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Article
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Politics

When social and punitive justice intersect

Sex discrimination Commissioner Elizabeth Broderick recently called for tougher sentencing of people convicted of intimate partner violence. She argues incidents of partner violence should not be treated as ‘just a domestic’ but should attract ‘a premium penalty’. Broderick is not alone. Her more punitive approach parallels similar calls from feminist writer Clementine Ford.

Sympathy for punitive justice is nothing new: tougher sentencing has broad appeal. But the rhetoric of law and order is usually the province of politicians and the tabloid media rather than feminists. Its use in the context of otherwise socially progressive causes risks reaffirming the injustices of criminal justice itself.

The call for tougher penalties for crimes on the basis that sentencing is too lenient is based on a misunderstanding of community expectations. Research indicates that the more people know about the facts established in a criminal trial, the more likely they are to agree with the sentence given. This is not to say that the judiciary always gets it right or deals with such matters sensitively. But there’s a reason why accusing judges of being soft on crime in a media cycle that rarely goes beyond sound bites is a speciality of tabloid journalists. Public dissatisfaction with sentencing tends to be abstract and superficial.

Calls for harsher penalties distract attention from the very significant problems presented by the legal processes dealing with intimate partner violence. Ford claims that ‘[incarceration] may do nothing to eradicate the pain caused to the victims – but I’d wager it wouldn’t hurt.’ This overlooks some pretty obvious flaws in the system. Actually, the inflexibility of the process can deter victims and often fails to accommodate their needs, which might include maintaining an ongoing relationship with the offender. This is to say nothing of how prison often acts as a gateway to further marginalisation and recidivism at the expense of rehabilitation of offenders.

Reforming criminal justice processes rather than increasing sentences per se should be part of a progressive and nuanced analysis of violence against women. On one level Ford accepts this, saying that ‘perhaps a rehabilitation of the system itself is in order, one in which we remind legal practitioners of the rights of victims’. But this misconstrues the role of lawyers. The adversarial system requires that lawyers defend their clients’ right to the presumption of innocence and a fair trial. And there are good reasons why they do: the rule of law (rather than vengeful violence) is a key foundation of liberal democracy.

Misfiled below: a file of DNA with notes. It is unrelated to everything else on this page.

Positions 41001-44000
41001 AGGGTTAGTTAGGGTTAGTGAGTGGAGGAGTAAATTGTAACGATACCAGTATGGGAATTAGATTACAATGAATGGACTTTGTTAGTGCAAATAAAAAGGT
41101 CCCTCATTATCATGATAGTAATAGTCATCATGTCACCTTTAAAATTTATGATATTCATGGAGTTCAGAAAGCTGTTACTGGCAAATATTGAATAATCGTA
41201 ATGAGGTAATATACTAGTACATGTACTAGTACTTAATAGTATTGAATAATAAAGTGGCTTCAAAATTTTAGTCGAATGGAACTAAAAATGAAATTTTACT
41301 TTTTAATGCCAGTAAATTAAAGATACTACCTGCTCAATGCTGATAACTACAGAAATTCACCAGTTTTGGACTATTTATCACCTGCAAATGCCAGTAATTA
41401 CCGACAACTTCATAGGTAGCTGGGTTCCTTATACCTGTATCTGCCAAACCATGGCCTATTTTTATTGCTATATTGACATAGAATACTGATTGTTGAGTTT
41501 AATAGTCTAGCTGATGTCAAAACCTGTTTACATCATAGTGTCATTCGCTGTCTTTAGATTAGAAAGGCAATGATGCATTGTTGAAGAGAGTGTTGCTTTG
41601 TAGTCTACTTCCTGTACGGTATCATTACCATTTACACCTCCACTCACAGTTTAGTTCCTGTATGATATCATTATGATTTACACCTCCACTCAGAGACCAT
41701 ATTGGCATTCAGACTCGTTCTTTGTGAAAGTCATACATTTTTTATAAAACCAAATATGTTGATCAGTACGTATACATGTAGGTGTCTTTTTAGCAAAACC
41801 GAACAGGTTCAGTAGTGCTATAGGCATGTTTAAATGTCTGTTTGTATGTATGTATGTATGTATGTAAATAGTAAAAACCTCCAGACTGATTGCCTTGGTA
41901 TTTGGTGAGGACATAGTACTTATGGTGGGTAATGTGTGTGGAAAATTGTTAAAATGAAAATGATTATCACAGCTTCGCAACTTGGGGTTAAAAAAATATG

Plenty of possible reforms to the adversarial criminal justice system are worth considering. Restorative justice initiatives that focus on processes like conferencing, where the victim and offender are both supported, are an important example. The motivation is to identify and redress harm through a process that is more attentive to the needs and experiences of both parties. This isn’t right for every situation, but according to expert criminologist Professor John Braithwaite, a restorative justice approach tends to achieve much higher levels of satisfaction for all parties involved. It’s in stark contrast to the adversarial system, in which alleged victims are pitched against alleged perpetrators in a battle for a binary, zero-sum-game verdict.

Unlike punitive justice, restorative processes accommodate interests beyond vengeance. While harm may have occurred and must be addressed, restorative justice approaches appreciate that this may not always have been intended or understood. As Professor Braithwaite notes, the process is ‘exactly the opposite of that of a criminal trial’.

Taking a step back, it’s clear that focusing on the criminal justice system to address gendered violence involves too narrow a perspective. The assumption, of course, is that if we treat these offenders with an iron fist, it will send a message to others that their conduct is unacceptable. Rigid approaches to deterrence or criminalisation have not worked in relation to drugs, prostitution or countless other behaviours. But when all you have is a hammer, everything starts to look like a nail.